It seems like every other day an announcement is made by some college that its researchers have made plastic out of some crazy material, ranging from mushrooms to clam shells. Hey, plastic is carbon and hydrogen and can theoretically be made out of just about anything. Follow-up interviews with the researchers usually indicate they have no clue if their inventions have any commercial viability. Most do not, and they disappear pretty quickly.
Cornell University last week reported that one of its lab creations is having its commercial debut.
A plastic made from carbon dioxide based on catalysts invented in the lab of Geoffrey Coates, professor of chemistry and chemical biology, is now being sold by a German supplier of industrial adhesives for use in polyurethane hot-melt adhesives.
The polypropylene carbonate (PPC) polyols chemistry that started with Coates is a new building block for adhesives, coatings, sealants, elastomers, and rigid and flexible foams. The PPC polyols are more than 40 percent by weight carbon dioxide, which provides strength to polyurethane systems and is cheaper than fossil fuels. Conventional polyether polyols are 100 percent proplylene oxide. Up to 50 percent of that can be replaced with PPC. After Cornell developed the concept, a spinoff company called Novomer in Waltham, Massachusetts, identified the polyurethane market as an attractive marketplace for the technology.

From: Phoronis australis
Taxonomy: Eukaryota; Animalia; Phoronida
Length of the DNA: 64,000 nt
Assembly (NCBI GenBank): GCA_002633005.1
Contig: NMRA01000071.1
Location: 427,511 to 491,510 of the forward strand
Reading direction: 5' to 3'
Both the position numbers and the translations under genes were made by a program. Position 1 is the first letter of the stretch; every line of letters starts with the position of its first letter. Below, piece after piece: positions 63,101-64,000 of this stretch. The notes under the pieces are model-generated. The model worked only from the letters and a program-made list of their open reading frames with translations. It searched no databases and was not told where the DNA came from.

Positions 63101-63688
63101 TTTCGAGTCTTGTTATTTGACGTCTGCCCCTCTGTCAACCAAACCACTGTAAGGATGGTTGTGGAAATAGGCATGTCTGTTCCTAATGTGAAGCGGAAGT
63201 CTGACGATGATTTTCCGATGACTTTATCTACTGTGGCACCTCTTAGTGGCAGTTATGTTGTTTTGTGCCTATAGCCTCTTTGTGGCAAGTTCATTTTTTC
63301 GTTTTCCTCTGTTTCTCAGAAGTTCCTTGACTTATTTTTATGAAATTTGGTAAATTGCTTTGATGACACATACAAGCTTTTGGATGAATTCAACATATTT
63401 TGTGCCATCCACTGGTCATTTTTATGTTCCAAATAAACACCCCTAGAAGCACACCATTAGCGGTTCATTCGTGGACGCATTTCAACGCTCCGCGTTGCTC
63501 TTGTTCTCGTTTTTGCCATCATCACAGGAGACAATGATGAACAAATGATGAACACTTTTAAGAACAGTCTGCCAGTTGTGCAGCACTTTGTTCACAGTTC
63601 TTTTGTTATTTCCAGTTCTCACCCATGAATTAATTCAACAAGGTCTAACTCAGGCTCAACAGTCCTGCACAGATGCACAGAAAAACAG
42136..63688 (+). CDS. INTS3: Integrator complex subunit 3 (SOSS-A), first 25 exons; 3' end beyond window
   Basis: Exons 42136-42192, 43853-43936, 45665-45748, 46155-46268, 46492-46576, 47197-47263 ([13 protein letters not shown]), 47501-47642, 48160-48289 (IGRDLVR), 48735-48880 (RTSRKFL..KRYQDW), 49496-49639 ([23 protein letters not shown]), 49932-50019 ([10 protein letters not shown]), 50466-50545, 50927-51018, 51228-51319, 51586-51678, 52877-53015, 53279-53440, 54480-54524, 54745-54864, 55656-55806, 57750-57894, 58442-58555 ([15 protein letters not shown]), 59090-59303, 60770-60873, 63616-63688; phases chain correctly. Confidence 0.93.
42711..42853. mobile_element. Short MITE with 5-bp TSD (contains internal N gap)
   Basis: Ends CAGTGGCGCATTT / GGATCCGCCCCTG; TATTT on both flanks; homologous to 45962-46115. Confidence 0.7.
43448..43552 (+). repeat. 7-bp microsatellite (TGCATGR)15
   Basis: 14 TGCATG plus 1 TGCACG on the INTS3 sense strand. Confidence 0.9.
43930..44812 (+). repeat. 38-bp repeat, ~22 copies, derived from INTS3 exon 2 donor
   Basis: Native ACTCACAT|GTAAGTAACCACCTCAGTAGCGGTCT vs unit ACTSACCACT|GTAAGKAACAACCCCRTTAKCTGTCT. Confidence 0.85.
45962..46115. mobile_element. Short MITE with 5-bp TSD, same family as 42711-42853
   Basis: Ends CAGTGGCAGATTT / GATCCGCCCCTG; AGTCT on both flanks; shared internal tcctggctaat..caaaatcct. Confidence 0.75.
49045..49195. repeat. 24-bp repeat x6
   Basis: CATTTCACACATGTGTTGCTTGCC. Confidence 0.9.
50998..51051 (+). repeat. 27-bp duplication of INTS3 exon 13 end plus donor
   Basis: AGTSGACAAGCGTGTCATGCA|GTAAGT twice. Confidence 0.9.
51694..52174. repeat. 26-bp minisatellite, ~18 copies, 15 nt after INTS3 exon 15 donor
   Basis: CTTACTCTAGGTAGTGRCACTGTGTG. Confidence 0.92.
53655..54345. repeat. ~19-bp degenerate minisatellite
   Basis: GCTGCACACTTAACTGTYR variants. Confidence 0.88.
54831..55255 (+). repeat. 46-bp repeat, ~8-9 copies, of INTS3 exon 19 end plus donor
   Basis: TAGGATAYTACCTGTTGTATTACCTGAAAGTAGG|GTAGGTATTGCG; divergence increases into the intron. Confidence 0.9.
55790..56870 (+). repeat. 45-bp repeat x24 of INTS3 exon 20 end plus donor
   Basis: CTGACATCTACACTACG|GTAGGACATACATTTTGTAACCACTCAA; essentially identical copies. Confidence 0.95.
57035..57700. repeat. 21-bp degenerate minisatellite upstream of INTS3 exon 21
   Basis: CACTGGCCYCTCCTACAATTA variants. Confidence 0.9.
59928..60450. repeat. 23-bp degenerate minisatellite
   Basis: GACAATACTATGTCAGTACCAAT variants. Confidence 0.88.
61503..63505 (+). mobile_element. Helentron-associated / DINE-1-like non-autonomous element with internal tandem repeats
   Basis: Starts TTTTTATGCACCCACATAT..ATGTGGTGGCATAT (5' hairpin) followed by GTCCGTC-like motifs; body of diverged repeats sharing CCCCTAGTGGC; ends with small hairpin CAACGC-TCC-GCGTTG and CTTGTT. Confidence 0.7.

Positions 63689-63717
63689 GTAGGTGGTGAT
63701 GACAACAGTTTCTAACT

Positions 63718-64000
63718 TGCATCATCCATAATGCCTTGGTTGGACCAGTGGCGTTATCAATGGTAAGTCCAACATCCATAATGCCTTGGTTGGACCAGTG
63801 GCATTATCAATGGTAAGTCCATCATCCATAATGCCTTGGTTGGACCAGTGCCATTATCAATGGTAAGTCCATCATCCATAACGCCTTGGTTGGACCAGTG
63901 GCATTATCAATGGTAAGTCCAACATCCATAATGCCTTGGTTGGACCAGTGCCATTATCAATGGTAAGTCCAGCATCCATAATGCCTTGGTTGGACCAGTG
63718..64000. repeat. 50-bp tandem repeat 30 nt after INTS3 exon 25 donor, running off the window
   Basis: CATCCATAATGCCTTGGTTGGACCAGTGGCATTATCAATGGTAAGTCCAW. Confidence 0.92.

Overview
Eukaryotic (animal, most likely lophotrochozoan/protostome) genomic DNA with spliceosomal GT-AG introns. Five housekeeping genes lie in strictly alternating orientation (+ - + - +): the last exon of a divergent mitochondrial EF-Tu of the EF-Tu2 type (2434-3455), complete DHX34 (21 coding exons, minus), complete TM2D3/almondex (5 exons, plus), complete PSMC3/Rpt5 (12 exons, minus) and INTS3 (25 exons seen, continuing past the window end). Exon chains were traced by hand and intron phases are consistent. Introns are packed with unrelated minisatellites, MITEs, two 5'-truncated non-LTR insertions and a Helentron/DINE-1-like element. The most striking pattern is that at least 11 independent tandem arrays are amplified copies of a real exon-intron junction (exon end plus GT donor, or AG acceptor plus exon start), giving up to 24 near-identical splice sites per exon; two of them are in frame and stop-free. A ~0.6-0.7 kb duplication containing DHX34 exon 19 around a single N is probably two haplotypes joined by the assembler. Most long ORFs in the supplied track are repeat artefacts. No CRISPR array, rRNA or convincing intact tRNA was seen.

The goal is to use waste carbon dioxide, which provides the added benefit of chemically locking up the greenhouse gas.
The big payoff would be the ability to use this new plastic in foams, which are very high volume applications where OEMs have been open to environmental benefits. One example has been the use of soy as a feedstock by Ford.
Novomer’s initial product offerings – 1000 and 2000 molecular weight grades – are manufactured at a multi-thousand-ton commercial-scale toll facility in Houston, Texas